Cheat Sheet: The Third Party Presidential Candidates
It’s coming closer to election time, and it’s hard to shake the feeling that something crazy or unprecedented could happen in the coming months.
Trump and Clinton are the most disliked presidential candidates in history, both having an “unfavorable” image with the majority of the U.S. population. Meanwhile, according to a recent Pew Research poll, only 24% of registered voters feel that the next generation of Americans will be better off than folks today.
Picking up Steam
For the first time in almost 20 years, the third-party candidates are getting attention across the board. Gary Johnson (Libertarian) and Jill Stein (Green) are even getting regular mainstream coverage from outlets such as CNN, Vox, The Washington Post, The NY Times, Forbes, and The Wall Street Journal.
The poll numbers for Johnson and Stein are respectable, especially among the millennial crowd where they garner around 40% of voter support. When it comes to the general electorate, however, average poll numbers are more muted with Johnson averaging 9% and Stein 3%.
The numbers are not enough to meet the arbitrary 15% threshold for the first round of debates, but the third-party candidates are starting to pick up steam in other areas. For example, Gary Johnson just shattered a fundraising record for the Libertarian Party by raising $5 million in August. Meanwhile, Stein is preparing for a major publicity stunt at Hofstra University in New York – the site of the first Presidential Debate on September 26th.
An End to the Two-Party Duopoly?
Regardless of how Johnson and Stein fare, this year could symbolize a resurgence for third-party candidates in the national conversation. After all, it seems that growing discontent with the two-party duopoly can be found in a variety of places.
More people are now aware that the committee that set the arbitrary debate threshold of 15% was established jointly by RNC and DNC officials. This makes it almost impossible to get a third-party candidate onto the debate stage. However, if you ask actual voters about the third-party candidates, the answer is clear: 52% of Americans want to see Gary Johnson in the debates, while 47% would like to have Jill Stein’s voice heard.
Further, supporters of Bernie Sanders found out first-hand that the elections are not as democratic as they once seemed. Leaked emails from the DNC showed that the party worked against Sanders to ensure a Clinton nomination. Sanders supporters also found out the true power of superdelegates, which were initially created by the DNC elites to ensure their choices were considered disproportionately.
Lastly, it’s also worth noting that the media landscape has changed. There is no longer a few television networks that dominate the conversation, and people now have more access to independent media than ever before. This fragmentation increases competition and gives outsiders the opportunity to express opinions – it also allows groups like Wikileaks to do their thing by uncovering scandals or other unfair play. The new generation of media will lead to the exploration of different alternatives in both opinion and policy. With that will come more support for third-party candidates that align themselves with those viewpoints.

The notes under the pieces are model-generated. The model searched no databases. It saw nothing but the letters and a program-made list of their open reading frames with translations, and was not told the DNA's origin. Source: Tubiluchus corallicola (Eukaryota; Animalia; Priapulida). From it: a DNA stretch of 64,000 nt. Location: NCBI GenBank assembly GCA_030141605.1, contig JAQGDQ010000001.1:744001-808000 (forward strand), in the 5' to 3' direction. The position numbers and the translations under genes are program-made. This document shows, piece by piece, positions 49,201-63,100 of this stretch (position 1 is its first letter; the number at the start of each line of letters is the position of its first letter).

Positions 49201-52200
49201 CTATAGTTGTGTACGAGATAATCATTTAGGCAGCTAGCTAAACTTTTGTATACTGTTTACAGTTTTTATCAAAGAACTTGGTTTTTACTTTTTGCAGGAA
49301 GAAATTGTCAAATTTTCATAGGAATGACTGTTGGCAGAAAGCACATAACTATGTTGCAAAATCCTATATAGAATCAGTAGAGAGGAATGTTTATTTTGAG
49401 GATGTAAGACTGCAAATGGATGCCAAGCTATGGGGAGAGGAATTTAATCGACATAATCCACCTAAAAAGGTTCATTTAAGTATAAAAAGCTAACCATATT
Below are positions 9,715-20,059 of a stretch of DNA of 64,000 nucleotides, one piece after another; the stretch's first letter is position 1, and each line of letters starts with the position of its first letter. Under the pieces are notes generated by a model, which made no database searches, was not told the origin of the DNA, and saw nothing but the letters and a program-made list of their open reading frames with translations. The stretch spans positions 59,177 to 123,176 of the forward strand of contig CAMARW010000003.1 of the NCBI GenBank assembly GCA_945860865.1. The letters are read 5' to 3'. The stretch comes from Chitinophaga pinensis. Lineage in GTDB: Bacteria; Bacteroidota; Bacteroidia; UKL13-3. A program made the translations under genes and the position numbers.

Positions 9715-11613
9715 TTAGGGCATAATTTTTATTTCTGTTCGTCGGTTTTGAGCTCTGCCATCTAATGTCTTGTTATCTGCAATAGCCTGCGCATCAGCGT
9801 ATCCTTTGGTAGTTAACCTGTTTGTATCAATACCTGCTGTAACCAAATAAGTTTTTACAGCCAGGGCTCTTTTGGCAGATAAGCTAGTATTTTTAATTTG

Some people will consider a vote for a third-party candidate as a waste, and others will condemn it as a mere “protest” vote. Likely, some people will also consider Johnson and Stein as the candidates that best reflect their values, and they’ll consider the “lesser of two evils” argument to be one without merit.
Regardless of what happens, for better or worse, the Libertarians and Greens will likely leave their stamp on this election. Hopefully it’s one that ends up being a net positive for the future.
All the World’s Carbon Emissions in One Chart
Just 15 countries are responsible for almost three quarters of the world’s carbon emissions. But what does this look like per capita, and over time?
All the World’s Carbon Emissions in One Chart
Two degrees Celsius may not seem like much, but on our planet, it could be the difference between thriving life and a disastrous climate.
Over two centuries of burning fossil fuels have added up, and global decision-makers and business leaders are focusing in on carbon emissions as a key issue.
Emissions by Country
This week’s chart uses the most recent data from Global Carbon Atlas to demonstrate where most of the world’s CO₂ emissions come from, sorted by country.
|Rank||Country||Emissions in 2017 (MtCO₂)||% of Global Emissions|
|🌐 Rest of World||10,028||27.7%|
|#2||🇺🇸 United States||5,269||14.6%|
|#8||🇸🇦 Saudi Arabia||635||1.8%|
|#9||🇰🇷 South Korea||616||1.7%|
|#14||🇿🇦 South Africa||456||1.3%|
|🌐 Top 15||26,125||72.2%|
In terms of absolute emissions, the heavy hitters are immediately obvious. Large economies such as China, the United States, and India alone account for almost half the world’s emissions. Zoom out a little further, and it’s even clearer that just a handful of countries are responsible for the majority of emissions.
Of course, absolute emissions don’t tell the full story. The world is home to over 7.5 billion people, but they aren’t distributed evenly across the globe. How do these carbon emissions shake out on a per capita basis?